What obstacles does Romeo face during the course of Shakespeare's Romeo and Juliet?
Romeo has a varying degree of success in overcoming the obstacles he faces in Shakespeare's Romeo and Juliet. The ultimate obstacle is to be with Juliet despite the bitter feud. Unless you believe the two are together in heaven, Romeo fails in clearing this hurdle.
The first obstacle is his unrequited love for Rosaline. He becomes depressed because Rosaline avoids his affections and decides to stay celibate. Romeo says, in Act I, Scene 1:
She’ll not be hit
With Cupid’s arrow. She hath Dian’s wit,
And, in strong proof of chastity well armed,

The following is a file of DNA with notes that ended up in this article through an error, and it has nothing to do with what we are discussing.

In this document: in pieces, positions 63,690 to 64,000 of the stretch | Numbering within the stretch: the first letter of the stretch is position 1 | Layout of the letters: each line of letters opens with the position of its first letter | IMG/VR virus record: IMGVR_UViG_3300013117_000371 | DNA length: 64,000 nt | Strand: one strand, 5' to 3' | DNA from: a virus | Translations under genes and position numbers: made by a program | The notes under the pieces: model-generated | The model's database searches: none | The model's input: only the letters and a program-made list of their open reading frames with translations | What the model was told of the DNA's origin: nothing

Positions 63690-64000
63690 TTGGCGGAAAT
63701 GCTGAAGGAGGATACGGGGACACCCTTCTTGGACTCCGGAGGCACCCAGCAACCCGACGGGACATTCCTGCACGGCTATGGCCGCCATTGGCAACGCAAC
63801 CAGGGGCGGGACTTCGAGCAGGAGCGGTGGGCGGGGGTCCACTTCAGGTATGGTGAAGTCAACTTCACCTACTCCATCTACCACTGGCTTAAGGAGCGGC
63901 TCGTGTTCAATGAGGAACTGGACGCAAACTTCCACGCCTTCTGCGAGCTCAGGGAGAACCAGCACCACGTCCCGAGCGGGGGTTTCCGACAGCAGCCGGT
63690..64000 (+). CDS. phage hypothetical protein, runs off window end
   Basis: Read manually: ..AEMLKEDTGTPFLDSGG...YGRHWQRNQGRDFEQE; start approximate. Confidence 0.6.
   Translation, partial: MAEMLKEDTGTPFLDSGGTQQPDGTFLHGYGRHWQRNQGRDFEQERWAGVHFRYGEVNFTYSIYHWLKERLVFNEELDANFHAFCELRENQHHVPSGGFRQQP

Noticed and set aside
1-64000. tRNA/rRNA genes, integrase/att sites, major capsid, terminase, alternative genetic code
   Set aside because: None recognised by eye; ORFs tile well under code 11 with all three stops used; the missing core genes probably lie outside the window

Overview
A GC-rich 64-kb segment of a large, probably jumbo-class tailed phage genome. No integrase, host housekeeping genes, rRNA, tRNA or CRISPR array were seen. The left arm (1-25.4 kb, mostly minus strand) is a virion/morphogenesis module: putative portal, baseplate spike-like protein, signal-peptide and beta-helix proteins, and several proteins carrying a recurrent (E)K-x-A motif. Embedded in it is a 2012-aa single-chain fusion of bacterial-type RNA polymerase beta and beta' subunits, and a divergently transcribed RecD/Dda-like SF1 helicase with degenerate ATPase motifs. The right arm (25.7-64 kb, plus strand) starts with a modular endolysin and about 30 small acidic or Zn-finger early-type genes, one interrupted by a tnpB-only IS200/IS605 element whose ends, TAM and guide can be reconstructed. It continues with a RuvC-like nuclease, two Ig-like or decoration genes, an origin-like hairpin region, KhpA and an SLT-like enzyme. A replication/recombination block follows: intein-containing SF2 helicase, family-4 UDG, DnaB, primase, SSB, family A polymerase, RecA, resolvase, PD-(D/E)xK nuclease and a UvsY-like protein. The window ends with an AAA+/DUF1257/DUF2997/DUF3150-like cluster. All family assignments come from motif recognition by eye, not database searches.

From love’s weak childish bow she lives uncharmed.
She will not stay the siege of loving terms,
Nor bide th’ encounter of assailing eyes,
Nor ope her lap to saint-seducing gold.
O, she is rich in beauty, only poor
That, when she dies, with beauty dies her store.
Young men’s love then lies
Not truly in their hearts, but in their eyes.
In one respect I’ll thy assistant be,
For this alliance may so happy prove
To turn your households’ rancor to pure love.
Tybalt, the reason that I have to love thee
Doth much excuse the appertaining rage
To such a greeting. Villain am I none.
Therefore farewell. I see thou knowest me not.
I doubt it not; and all these woes shall serve
For sweet discourses in our times to come.
Come hither, man. I see that thou art poor.
[He offers money.]
Hold, there is forty ducats. Let me have
A dram of poison, such soon-speeding gear
As will disperse itself through all the veins,
That the life-weary taker may fall dead...